Sen. Rand Paul’s 13-hour old-fashion filibuster of President Barack Obama’s CIA director nomination began Wednesday and lasted well into Thursday morning.
Paul used his time in the Capitol Building to call on the President to answer questions about the federal governments use of unmanned aerial vehicles to target U.S. citizens.
“I won’t be able to speak forever, but I’m going to speak as long as I can,” said Paul.
“When we ask the president ‘Can you kill Americans on American soil with drone strikes?’ it should be an easy answer,” he said.
While Paul’s filibuster lasted long enough to grab the attention of the entire nation (#StandWithRand was the top trending hashtag on Twitter), his talk-a-thon fell short of senate record books.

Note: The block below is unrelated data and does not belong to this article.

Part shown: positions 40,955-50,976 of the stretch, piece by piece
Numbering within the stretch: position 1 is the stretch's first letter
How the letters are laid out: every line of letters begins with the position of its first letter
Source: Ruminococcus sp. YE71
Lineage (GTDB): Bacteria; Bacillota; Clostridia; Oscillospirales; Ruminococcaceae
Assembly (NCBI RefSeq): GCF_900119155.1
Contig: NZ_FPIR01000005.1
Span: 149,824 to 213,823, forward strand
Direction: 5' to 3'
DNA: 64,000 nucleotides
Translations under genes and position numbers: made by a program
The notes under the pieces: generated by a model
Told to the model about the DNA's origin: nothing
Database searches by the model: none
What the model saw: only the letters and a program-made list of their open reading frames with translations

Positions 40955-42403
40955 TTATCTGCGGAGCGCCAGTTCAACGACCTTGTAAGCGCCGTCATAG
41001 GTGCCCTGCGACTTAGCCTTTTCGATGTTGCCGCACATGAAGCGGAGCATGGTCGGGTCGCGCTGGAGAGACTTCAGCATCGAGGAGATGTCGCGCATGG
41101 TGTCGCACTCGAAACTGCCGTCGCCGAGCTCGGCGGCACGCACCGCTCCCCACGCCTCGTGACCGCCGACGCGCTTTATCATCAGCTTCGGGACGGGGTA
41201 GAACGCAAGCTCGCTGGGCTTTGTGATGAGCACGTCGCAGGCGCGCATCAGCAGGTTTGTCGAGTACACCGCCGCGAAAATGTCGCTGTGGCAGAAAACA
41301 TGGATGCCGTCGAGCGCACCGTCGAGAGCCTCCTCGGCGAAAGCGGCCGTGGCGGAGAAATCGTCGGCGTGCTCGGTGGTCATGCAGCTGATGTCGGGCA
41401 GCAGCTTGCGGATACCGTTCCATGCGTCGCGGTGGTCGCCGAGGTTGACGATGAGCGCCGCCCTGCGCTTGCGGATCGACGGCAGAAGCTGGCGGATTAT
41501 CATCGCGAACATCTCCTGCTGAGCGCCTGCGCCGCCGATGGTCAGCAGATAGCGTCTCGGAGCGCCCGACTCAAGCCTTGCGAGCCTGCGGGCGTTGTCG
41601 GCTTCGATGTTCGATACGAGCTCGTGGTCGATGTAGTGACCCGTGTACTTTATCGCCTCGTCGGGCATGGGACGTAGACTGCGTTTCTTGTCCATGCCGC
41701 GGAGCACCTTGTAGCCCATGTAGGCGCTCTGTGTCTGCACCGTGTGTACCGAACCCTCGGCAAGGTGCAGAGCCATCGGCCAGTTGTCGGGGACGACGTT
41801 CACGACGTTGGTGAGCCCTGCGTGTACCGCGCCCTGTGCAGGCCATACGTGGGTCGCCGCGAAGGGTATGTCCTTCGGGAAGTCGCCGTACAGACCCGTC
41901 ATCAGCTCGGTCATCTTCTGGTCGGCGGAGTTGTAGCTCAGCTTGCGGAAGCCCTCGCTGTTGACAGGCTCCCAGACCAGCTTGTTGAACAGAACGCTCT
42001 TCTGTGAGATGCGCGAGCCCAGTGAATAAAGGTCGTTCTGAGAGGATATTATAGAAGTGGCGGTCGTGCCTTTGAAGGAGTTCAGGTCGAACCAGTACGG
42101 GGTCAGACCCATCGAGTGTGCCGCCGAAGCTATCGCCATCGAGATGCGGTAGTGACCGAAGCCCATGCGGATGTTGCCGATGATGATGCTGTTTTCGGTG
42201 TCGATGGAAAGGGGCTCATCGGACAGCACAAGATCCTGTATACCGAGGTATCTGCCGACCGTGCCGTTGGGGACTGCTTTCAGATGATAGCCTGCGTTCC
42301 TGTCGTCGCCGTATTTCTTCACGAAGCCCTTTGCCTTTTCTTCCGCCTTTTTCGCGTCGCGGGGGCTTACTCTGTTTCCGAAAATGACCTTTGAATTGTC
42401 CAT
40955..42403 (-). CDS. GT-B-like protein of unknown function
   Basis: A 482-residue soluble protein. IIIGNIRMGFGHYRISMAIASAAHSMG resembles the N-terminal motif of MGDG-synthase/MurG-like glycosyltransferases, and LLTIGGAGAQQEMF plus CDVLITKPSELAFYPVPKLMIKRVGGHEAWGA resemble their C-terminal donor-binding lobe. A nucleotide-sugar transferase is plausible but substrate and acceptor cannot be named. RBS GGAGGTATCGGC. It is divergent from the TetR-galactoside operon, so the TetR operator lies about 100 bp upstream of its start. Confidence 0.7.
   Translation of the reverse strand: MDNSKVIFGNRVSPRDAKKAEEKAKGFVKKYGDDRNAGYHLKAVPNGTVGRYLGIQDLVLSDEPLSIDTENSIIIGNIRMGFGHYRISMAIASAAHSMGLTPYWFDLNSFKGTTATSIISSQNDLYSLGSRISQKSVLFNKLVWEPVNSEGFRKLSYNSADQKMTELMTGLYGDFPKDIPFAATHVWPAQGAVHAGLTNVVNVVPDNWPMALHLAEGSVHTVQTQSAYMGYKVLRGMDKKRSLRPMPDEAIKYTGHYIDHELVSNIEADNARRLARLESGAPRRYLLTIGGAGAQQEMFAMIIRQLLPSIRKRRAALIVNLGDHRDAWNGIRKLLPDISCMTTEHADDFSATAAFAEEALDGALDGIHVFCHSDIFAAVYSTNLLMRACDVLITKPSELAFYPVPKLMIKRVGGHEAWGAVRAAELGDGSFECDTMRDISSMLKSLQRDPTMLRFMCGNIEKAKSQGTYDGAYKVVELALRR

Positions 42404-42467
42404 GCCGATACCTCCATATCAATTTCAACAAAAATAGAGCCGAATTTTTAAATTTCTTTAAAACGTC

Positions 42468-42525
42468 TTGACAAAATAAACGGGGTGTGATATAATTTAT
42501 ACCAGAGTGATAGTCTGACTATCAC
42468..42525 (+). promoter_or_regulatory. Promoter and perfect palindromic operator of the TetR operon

Strom Thurmond holds the record for the longest filibuster — 24 hours, 18 minutes. The South Carolina senator was at the time a Democrat, who was railing against the Civil Rights Act of 1957. To pass the time, Thurmond read election statutes.
Republican Alfonse D’Amato’s 1986 filibuster over an amendment to a defense bill that would have hurt defense contractors in his state of New York is a close second at 23 hours, 30 minutes.